Data used by media should be clear to a general lay audience. Its general purpose is to inform, not just to flag emerging threats/surges and otherwise provide guidance for public health, but also to indicate the appropriate policy response on the part of government and to provide guidance in protecting public health.
Terms used and categories provided must be explained fully and include interpretation of figures and their meaning.
Information over time or reflecting sequence of events and impact can map the virus spread and present a continuing chronicle of its virality or transmissibility at a specific time and over a time span.
A source can pile on percentages of positivity, transmissibility or severity of symptoms – but without context, comparative analysis and historical background, the numbers by themselves are without meaning.
Need for Context
Currently, DOH bulletins show up the dis-connect between the high transmission rates and government’s set policy to lower levels of restrictions.
“Scorecard” reporting covers up arbitrary standards and in the long run, conditions the public to think that these higher and higher counts are an expected norm. The information that the DOH puts out regularly must translate into policy and meaningful action to be taken seriously at all. Other countries have shown that zero new COVID cases is possible. Other countries in the region have dealt with the surge of the Delta variant with better success than ours .
The numbers are important. Case studies must be written up. But who is doing this job? Unfortunately, the DOH has not been a reliable custodian of these numbers. The daily bulletin alone is an example of how these numbers have been wasted as a basis for sound policies against COVID-19.
What’s in DOH’s Bulletins?
The DOH claims that it is releasing its data on COVID to the public so that anyone can make assessments of the situation. In the form of a daily bulletins headlined by three percentages:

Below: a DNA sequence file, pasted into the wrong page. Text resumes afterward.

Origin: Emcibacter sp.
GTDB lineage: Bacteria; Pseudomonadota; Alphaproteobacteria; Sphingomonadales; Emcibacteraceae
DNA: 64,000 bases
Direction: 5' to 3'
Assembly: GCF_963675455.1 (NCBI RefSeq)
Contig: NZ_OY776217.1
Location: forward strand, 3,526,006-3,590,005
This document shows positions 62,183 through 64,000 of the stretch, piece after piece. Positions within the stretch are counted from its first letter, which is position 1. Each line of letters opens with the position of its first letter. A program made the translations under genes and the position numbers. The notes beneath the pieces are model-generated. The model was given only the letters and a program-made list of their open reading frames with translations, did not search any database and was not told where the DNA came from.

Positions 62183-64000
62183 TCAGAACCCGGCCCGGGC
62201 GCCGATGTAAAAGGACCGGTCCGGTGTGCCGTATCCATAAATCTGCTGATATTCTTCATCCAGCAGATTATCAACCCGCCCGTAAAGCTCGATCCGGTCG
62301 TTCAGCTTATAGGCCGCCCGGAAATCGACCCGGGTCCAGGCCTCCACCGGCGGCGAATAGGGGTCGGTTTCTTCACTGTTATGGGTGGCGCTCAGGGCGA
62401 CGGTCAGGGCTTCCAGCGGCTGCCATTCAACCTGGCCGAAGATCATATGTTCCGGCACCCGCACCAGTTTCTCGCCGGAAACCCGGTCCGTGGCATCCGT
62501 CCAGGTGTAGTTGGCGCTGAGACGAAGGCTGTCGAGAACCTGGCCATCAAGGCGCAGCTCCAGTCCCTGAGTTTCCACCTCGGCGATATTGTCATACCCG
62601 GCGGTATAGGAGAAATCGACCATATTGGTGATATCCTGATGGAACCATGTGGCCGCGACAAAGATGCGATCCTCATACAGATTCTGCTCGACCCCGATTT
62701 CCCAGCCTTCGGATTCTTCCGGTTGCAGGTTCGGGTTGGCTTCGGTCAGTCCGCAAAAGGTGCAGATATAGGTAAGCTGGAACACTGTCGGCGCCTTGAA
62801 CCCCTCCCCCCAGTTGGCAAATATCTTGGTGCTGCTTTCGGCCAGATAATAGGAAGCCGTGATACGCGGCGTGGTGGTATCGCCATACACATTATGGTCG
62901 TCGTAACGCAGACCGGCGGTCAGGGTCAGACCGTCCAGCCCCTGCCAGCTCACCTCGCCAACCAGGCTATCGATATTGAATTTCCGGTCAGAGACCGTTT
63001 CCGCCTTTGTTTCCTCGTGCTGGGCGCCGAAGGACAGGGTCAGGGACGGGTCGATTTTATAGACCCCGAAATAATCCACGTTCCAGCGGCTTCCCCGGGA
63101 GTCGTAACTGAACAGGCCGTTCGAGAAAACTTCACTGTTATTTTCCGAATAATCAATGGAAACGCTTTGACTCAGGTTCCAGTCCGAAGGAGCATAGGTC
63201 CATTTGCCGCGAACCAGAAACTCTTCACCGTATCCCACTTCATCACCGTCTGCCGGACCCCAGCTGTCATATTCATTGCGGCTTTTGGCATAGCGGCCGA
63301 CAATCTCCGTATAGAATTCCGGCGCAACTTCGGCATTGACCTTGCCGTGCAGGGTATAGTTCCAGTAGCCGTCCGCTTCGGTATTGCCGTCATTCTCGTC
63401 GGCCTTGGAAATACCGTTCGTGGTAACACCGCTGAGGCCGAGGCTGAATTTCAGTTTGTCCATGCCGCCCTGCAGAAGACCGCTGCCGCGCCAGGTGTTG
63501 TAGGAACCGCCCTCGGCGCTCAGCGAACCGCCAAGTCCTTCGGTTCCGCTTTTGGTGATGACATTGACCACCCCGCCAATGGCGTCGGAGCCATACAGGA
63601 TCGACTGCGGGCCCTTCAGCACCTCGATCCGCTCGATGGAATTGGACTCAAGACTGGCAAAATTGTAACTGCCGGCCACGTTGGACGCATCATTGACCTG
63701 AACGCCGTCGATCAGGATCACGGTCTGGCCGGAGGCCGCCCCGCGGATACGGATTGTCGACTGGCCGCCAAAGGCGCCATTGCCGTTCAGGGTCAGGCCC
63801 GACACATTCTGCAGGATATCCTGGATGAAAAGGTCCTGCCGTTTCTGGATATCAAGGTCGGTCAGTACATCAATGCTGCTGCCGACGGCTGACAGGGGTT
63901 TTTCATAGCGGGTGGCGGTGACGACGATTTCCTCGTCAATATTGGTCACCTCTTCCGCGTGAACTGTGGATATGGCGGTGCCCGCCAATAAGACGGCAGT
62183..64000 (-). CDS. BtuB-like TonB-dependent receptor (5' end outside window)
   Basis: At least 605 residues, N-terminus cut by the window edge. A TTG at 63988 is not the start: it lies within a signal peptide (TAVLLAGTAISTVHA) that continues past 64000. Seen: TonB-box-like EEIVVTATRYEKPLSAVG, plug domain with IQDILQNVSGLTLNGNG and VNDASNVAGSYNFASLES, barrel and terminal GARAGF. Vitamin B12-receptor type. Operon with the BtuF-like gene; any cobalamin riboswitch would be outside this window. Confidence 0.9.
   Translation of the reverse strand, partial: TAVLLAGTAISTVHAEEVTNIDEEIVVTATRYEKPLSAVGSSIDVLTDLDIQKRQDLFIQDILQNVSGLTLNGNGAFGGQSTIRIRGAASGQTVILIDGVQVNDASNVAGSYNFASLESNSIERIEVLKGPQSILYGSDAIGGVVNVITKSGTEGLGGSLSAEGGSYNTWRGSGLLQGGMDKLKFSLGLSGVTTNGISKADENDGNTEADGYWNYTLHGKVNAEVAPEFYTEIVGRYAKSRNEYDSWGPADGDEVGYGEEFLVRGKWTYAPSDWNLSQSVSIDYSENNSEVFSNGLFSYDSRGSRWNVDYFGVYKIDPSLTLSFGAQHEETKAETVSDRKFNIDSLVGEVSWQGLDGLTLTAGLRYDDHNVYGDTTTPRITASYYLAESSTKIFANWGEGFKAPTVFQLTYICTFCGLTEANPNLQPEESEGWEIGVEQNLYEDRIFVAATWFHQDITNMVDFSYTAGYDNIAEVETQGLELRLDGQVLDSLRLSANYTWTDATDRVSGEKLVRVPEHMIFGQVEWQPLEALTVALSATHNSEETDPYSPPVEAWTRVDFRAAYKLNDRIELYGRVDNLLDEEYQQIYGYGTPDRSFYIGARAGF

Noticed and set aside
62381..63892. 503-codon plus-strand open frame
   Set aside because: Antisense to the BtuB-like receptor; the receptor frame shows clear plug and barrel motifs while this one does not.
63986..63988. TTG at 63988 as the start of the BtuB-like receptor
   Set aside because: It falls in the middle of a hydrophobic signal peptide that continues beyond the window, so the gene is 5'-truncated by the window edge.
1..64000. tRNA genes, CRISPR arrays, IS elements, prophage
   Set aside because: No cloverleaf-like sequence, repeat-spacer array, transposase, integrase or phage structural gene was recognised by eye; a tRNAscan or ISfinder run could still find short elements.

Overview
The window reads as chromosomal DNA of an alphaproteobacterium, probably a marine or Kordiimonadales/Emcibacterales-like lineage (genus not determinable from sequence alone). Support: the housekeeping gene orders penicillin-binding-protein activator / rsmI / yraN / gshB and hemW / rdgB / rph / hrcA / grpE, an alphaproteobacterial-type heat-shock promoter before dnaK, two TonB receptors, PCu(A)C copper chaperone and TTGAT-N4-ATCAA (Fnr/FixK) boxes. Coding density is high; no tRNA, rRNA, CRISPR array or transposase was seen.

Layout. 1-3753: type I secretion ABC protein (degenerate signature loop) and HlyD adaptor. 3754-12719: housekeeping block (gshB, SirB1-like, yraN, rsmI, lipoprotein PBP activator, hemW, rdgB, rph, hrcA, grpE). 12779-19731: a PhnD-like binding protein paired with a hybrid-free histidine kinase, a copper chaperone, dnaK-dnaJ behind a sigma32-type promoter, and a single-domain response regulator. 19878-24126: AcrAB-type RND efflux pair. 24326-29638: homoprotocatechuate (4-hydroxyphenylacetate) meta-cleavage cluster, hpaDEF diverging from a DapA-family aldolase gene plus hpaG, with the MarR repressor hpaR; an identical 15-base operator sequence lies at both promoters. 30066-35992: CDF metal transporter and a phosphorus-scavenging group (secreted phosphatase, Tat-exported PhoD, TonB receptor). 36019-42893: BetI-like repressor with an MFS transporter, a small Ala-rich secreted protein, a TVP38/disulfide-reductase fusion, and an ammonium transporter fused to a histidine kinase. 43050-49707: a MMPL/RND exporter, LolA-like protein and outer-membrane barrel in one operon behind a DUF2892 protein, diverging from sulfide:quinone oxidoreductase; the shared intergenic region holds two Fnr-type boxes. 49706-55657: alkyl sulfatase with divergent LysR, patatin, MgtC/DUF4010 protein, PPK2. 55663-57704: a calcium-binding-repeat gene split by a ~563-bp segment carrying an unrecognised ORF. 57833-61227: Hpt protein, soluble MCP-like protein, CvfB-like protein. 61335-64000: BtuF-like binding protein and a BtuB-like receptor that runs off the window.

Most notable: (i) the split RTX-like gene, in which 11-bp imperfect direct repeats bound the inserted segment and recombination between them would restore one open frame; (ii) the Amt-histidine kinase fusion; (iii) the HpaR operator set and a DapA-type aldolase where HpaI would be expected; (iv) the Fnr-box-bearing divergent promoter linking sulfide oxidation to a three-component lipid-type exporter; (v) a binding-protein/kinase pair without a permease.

* the total percentage of active cases,
* the total percentage of recovered cases, and
* the total percentage of those who died.
DOH used to provide notes to correct the numbers in the previous bulletin, stating failures of laboratories to submit their daily counts. But these corrections are no longer given regularly.
The daily counts of newly recorded cases, of recently recovered cases, and of the new deaths, are lined up in a separate row underneath these percentages. Below these numbers is the total number of documented cases the country has had of COVID (as of writing, more than 2.1 million).
Cluttered below these numbers are ratios:
*of persons who tested positive side-by-side the number
* of individuals tested;
* of hospital bed usage in Metro Manila and in the country as a whole;
* of the levels of severity of active cases.
There is a single-panel cartoon and an “Update and Message of the Day”, that are similar to the comic strips that come in candy wrappers and randomized advice from fortune cookies.
At the bottom are contact details to remember, including a call to download the StaySafe contact tracing app, which Health Secretary Francisco Duque III himself has admitted to have had “almost no impact.”
Fonts and sizes are used to give emphasis to certain numbers, suggesting the underlying intent of the bulletin. But the scorecards are laid out to highlight the small percentage of those who suffer severe bouts of COVID, the low death rate, altogether giving the impression that COVID-19 is less severe than it is.
Historicizing and contextualizing data are important for the audience to be able to make sense of them. The recent daily reminders of COVID enjoying high transmission rates can be difficult to understand in the lived context of government continuing to loosen restrictions without greater testing, without intensified contact tracing, and without upscaled vaccinations.
How numbers got to a certain point, whether they increased or decreased over a period of time, can provide audiences with an idea of which actions by government and citizens work positively and which ones do not. Given the relatively increased testing capacities that the country now has, the daily rates of infection would be easier understood by the public if these were contrasted with infection rates from earlier “surges” and periods when COVID-19’s spread seemed to slow. Media can do this guided by experts in the field.
If this kind of reporting is sustained, the public might be able to develop a fixed, quantifiable sense of how low is “low” for transmissions, or how high is “high” when it comes to active cases.
Photo from DOH website.